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  11. Gee...that is really shocking! I have a bird house just like yours...on a post just like yours, but the post is part of a fence, but still. I do have those snakes around here as well. UGH!!!!

    So, for a solution, I am thinking good old fashioned building flashing. The stuff they use around the chimney to keep water out. It is very bendable and easy to nail and shape however you like. I would make an upside-down cone shape to keep anything going up the pole from getting past it.
    Whale

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  12. You're so brave, Patti! I really get creeped out by snakes. Yes, nature can be pretty brutal. I don't like watching the nature films where lions chase zebras or gazelles. I know it's all a necessary part of the food chain, but still... Rattlesnakes are abundant here. Some people have found them on their patios or curled on a doormat (yikes!). So far, I haven't seen any and would be very happy if I didn't anytime soon!

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  13. Yes, the snake guards for all those nests on posts, we put them up in Arkansas for our bluebird houses when we saw a black rat snake in our wisteria tree and just knew he could get up the posts where the bird houses were. I can't remember if we used some metal facing down or plastic or something, with nails so it wouldn't fall down and not too close to the ground either.

    Good for you for not killing the snake though. He'll be eating rats and mice too.

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  14. I've had the same thing happen to one of my bluebird houses. In fact, I caught the black snake red-handed crawling up the post. I admit to killing him, I'm not brave enough to try to move one and it wasn't going to be scared off. He had a mission in mind. And touching one? You are a brave woman, Patti! I couldn't do it. I'll be watching to see what others come up with for a snake guard.

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  15. A little while ago I came across a fawn that had been killed by a predator (probably a mountain lion). I love the deer and they hang out on my land all the time, but the lions also love the deer because they are a good source of protein!

    I was all upset and trying to think of someone who might come out and try and shoot the dang lion, but then remembered that they have to eat also! And, you're right, they don't have a supermarket where they can buy venison in nice little plastic wrapped containers...

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  16. I have to say that your story made me shudder and feel sad for the mummy bird but you are right ...it is just the natural cycle of animal life....and I'm off to have Venison burgers for supper. xx

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  17. Sad post, but such is life! Aren't you glad we're on the TOP of the food chain? I'm assuming none of your followers live in the jungle.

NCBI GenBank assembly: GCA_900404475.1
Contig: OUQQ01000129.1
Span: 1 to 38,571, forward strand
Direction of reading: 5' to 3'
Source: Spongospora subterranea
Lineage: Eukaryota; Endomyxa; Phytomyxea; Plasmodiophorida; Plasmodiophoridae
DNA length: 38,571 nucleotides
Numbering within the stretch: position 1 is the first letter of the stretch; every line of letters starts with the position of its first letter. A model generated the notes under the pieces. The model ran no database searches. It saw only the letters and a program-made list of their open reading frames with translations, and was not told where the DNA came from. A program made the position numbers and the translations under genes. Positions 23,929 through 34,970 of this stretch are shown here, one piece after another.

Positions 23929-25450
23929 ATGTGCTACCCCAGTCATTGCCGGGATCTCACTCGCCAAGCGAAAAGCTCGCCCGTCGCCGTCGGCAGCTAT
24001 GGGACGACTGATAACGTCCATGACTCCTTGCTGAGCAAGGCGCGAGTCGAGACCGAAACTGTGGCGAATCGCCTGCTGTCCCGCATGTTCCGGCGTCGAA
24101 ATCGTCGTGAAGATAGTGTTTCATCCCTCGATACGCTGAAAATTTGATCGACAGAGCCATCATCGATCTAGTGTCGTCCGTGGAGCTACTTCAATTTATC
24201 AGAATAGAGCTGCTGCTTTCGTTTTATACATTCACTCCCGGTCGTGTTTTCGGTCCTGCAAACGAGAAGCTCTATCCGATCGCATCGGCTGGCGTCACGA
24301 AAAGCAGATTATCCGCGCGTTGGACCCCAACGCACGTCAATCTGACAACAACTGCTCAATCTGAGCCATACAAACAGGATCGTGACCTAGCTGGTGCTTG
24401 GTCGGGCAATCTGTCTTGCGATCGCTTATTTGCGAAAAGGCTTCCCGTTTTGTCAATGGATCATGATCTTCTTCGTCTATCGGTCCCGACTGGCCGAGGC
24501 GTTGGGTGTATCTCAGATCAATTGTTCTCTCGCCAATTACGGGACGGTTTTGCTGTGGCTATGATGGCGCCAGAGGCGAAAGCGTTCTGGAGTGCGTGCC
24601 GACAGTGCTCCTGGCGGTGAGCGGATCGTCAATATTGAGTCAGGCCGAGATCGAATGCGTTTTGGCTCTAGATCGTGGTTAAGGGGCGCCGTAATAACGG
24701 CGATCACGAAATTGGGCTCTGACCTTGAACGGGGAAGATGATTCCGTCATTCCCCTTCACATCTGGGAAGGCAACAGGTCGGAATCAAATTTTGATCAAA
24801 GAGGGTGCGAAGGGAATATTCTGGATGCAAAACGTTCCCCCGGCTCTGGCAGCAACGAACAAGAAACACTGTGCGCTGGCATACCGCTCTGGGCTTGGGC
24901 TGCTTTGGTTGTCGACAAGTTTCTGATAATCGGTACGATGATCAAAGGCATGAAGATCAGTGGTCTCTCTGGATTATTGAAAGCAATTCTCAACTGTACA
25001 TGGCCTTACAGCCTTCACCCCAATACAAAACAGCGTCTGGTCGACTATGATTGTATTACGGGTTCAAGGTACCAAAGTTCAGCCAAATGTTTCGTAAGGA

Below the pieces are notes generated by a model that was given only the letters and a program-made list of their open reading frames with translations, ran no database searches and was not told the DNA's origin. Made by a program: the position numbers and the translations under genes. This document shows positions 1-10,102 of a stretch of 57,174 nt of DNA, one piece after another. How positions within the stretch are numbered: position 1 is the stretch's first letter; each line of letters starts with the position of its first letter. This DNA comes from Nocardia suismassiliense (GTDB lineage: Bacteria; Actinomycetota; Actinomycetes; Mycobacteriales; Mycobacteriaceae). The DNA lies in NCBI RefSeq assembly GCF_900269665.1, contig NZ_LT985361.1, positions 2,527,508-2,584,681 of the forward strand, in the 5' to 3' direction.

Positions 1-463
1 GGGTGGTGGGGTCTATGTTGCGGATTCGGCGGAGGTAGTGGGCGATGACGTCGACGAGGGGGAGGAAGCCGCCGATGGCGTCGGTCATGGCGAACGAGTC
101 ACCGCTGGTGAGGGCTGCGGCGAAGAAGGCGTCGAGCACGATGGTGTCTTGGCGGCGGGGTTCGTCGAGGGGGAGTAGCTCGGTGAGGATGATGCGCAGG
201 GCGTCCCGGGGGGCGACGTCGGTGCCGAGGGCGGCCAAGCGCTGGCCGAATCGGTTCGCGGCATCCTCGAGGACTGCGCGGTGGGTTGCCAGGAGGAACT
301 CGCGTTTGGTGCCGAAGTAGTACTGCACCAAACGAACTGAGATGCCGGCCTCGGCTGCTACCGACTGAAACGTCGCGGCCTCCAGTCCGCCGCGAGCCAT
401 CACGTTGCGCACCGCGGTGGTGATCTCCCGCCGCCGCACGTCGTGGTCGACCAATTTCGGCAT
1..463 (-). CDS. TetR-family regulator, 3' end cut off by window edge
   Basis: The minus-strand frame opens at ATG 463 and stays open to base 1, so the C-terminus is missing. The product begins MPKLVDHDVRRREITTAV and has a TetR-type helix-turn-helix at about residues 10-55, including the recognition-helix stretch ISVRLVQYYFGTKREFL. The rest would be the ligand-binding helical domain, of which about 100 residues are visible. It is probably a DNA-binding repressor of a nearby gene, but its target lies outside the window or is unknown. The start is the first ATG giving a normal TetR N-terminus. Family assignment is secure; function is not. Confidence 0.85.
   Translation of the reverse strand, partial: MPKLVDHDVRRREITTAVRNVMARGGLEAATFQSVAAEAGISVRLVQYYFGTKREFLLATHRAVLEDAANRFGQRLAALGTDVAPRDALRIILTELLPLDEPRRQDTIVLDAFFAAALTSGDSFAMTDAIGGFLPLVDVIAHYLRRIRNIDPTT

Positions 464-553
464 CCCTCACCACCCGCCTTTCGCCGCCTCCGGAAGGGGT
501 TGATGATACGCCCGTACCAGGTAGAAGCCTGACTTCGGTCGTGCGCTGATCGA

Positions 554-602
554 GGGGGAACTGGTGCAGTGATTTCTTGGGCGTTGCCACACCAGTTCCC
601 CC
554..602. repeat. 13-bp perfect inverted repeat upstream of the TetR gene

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  18. Sorry but I've never even heard of a snake guard! And I think you're quite brave to get him out. :) blessings, marlene

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  19. Hi Patti,

    Wow! I'm glad that we don't have very many snakes here in La Pine (the temp extremes keep them away), or I would be freaked out about walking past a bird house in my yard NOW. I've never heard of them going in there before. Very smart of that snake.

    I'm not sure what would work to keep them out if they get their minds made up. Poor babies and poor mama bird.

    Have a great week!

    Kathy M.

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  20. Oh My Goodness... Poor little sparrows... I'm so sorry.. I luckily have only seen two little snakes since we have lived here. So---we don't have any snake guards. We do have a baffle on our bird box pole --and never have problems --so far! Google 'snake guards' and see what you can find... I'm sure there is something. Good Luck.
    Hugs,
    Betsy

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  21. Is there such a thing as a snake guard?

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  22. There is something scary about snakes, and I'm not sure why, because I live in a country that doesn't have them so they are of no threat to me! When I've seen them on films, I have always been amazed at how they move so rapidly and gracefully, they seem to flow across the ground.

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  23. Actually, seeing the snake almost did me in - don't think I could have removed it! The law of Nature prevails, I guess. Poor Mama Sparrow! Gosh, you wonder how the snake "knew" they were up there!

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  24. Reader Wil,
    It is always strange to hear of snake free places. I guess New Zealand is also one. Lucky you.

    Wanda,
    I have done a lot of research today and will try a stove pipe baffle. Hope it works.

    Marylee,
    Thanks, I am leaning towards hardware cloth and a stove pipe right now.

    Clint,
    Now you are seeing the Dan we knew and loved. Enjoy and take care of our fellow. We just couldn't afford him.

    Carol,
    So good to hear from you. I thought you might have given up blogging.
    They are flexible aren't they.

    islandwonder,
    Unless they are poisonous and threatening me or my animals, I don't mind sharing space with them. I just need to provide better protection for the birds.